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[kawr-dl-yair-uh, -air-uh, kawr-dil-er-uh] /ˌkɔr dlˈyɛər ə, -ˈɛər ə, kɔrˈdɪl ər ə/
a chain of mountains, usually the principal mountain system or mountain axis of a large landmass.
Origin of cordillera
1695-1705; < Spanish, derivative of cordilla, diminutive of cuerda string, mountain range (< Latin chorda); see cord
Related forms
cordilleran, adjective Unabridged
Based on the Random House Dictionary, © Random House, Inc. 2017.
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Examples from the Web for cordillera
Historical Examples
  • We must therefore conclude that it percolates under ground from the cordillera, though distant many leagues.

  • cordillera genera of plants have also, somehow, reached the Silla of Caracas.

  • Beyond the pampas again tower the unnumbered peaks of the cordillera, and among them all things, minerally speaking, are possible.

    Through the Heart of Patagonia H. Hesketh Prichard
  • We were not yet certain by which pass the caravan might cross the great cordillera.

    The Wild Huntress Mayne Reid
  • After the wool-buyers, the cattle-merchants of Buenos Aires next found their way to the cordillera.

    The Argentine Republic Pierre Denis
  • The western one nearer the coast is called the cordillera, or the Coast Range.

    The Prehistoric World E. A. Allen
  • The cordillera Vilcapampa is a climatic as well as a topographic barrier.

  • They exist also in Chili, on the plains at the foot of the cordillera of the Andes.

    At Home with the Patagonians George Chaworth Musters
  • They also inhabit a small range that extends in a northeasterly direction from the cordillera to Point Kawit on the east coast.

    The Manbos of Mindano John M. Garvan
  • He also proposed a trip into the cordillera in search of wild cattle.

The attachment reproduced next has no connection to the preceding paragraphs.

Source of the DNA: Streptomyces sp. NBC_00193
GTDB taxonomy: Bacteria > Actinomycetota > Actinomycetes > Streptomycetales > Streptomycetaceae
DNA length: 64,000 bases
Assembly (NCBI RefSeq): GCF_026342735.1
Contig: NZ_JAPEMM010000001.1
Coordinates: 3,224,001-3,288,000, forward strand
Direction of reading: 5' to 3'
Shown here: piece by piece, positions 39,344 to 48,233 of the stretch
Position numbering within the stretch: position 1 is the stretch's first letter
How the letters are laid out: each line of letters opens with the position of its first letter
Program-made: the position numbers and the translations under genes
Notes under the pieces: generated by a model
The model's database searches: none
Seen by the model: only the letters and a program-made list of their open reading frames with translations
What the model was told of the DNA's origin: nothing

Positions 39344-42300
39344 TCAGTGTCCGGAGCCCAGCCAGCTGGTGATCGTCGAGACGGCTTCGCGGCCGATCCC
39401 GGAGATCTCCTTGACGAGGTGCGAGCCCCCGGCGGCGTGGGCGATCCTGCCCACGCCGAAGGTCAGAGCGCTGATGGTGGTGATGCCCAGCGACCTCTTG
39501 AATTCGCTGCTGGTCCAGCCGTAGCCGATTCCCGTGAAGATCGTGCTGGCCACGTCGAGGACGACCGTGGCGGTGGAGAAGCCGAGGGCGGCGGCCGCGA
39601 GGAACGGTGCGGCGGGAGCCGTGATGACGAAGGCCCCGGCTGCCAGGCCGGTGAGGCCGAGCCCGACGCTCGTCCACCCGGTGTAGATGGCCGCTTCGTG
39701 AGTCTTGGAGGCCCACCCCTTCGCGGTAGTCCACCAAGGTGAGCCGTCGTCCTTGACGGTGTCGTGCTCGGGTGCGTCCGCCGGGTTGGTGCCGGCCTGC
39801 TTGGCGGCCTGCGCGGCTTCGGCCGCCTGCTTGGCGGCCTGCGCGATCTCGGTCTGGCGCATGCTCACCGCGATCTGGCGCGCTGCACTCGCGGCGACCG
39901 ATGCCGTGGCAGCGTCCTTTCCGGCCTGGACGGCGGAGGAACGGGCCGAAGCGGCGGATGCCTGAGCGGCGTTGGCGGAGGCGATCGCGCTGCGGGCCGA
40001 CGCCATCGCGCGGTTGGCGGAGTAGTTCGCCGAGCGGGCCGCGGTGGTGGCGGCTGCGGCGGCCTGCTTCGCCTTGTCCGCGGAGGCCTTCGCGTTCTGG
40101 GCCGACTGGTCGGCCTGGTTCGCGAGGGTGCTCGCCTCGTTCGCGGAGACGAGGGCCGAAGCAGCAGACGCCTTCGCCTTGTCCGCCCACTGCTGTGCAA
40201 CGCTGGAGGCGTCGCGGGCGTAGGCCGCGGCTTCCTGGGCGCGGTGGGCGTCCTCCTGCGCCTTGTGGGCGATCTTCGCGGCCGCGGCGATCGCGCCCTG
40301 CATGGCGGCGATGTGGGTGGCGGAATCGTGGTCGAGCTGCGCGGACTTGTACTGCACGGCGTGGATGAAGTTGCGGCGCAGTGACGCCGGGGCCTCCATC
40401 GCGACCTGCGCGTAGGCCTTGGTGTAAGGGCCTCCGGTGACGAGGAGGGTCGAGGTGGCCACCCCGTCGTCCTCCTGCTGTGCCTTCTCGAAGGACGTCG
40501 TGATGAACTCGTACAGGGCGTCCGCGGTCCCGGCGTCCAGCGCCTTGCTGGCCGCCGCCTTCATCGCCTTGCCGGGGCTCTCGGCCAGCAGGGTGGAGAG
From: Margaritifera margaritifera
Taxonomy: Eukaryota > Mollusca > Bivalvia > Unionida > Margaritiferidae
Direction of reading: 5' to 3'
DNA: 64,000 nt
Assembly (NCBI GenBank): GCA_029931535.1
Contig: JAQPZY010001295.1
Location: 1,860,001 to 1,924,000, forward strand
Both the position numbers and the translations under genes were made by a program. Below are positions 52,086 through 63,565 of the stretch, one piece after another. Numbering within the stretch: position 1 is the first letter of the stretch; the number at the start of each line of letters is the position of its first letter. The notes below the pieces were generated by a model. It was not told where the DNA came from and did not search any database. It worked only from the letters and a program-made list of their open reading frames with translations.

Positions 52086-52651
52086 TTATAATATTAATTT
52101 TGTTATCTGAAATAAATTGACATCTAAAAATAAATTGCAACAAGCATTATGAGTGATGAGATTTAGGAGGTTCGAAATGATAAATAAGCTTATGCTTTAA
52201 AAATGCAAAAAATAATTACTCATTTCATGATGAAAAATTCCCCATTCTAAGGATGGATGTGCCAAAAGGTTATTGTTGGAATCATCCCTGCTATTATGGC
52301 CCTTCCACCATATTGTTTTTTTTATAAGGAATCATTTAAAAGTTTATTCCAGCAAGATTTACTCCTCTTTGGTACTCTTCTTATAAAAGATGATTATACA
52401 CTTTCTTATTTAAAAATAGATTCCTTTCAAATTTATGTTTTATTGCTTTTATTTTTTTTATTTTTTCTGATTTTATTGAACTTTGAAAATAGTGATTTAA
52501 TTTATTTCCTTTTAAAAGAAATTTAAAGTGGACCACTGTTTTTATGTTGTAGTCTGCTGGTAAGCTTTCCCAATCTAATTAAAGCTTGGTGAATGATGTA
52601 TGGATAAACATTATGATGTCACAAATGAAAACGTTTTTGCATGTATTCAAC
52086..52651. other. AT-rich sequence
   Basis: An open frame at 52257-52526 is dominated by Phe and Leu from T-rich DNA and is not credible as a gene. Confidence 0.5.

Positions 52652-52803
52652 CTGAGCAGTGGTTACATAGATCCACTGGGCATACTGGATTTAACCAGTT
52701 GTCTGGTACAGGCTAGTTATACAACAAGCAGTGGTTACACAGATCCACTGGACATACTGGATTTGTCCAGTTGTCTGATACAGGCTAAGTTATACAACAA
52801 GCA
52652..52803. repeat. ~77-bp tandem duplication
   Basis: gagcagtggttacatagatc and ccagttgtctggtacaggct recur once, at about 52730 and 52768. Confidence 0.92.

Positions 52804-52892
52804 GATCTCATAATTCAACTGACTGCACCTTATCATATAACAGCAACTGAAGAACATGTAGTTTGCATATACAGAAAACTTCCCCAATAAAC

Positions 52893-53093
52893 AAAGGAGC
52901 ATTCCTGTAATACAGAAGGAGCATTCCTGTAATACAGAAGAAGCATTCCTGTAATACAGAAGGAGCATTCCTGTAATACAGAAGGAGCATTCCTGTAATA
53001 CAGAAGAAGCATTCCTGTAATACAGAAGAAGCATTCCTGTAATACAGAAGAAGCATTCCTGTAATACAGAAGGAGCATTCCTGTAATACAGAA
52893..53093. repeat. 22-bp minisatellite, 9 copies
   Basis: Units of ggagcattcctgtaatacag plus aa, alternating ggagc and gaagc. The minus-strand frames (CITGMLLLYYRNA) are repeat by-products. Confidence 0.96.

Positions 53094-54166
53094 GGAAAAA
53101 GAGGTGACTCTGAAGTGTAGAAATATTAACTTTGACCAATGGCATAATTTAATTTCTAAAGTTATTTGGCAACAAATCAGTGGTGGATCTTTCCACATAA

At Home with the Patagonians George Chaworth Musters
British Dictionary definitions for cordillera


a series of parallel ranges of mountains, esp in the northwestern US
Derived Forms
cordilleran, adjective
Word Origin
C18: from Spanish, from cordilla, literally: a little cord, from cuerda mountain range, cord
Collins English Dictionary - Complete & Unabridged 2012 Digital Edition
© William Collins Sons & Co. Ltd. 1979, 1986 © HarperCollins
Publishers 1998, 2000, 2003, 2005, 2006, 2007, 2009, 2012
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Word Origin and History for cordillera

1704, from Spanish, "mountain chain," from cordilla, in Old Spanish "string, rope," diminutive of cuerda, from Latin chorda "cord, rope" (see cord).

Online Etymology Dictionary, © 2010 Douglas Harper
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cordillera in Science
A long and wide chain of mountains, especially the main mountain range of a large landmass. Cordilleras can include the valleys, basins, rivers, lakes, plains, and plateaus between parallel chains of a single mountain system, or they can consist solely of a string of connected mountain peaks.
The American Heritage® Science Dictionary
Copyright © 2002. Published by Houghton Mifflin. All rights reserved.
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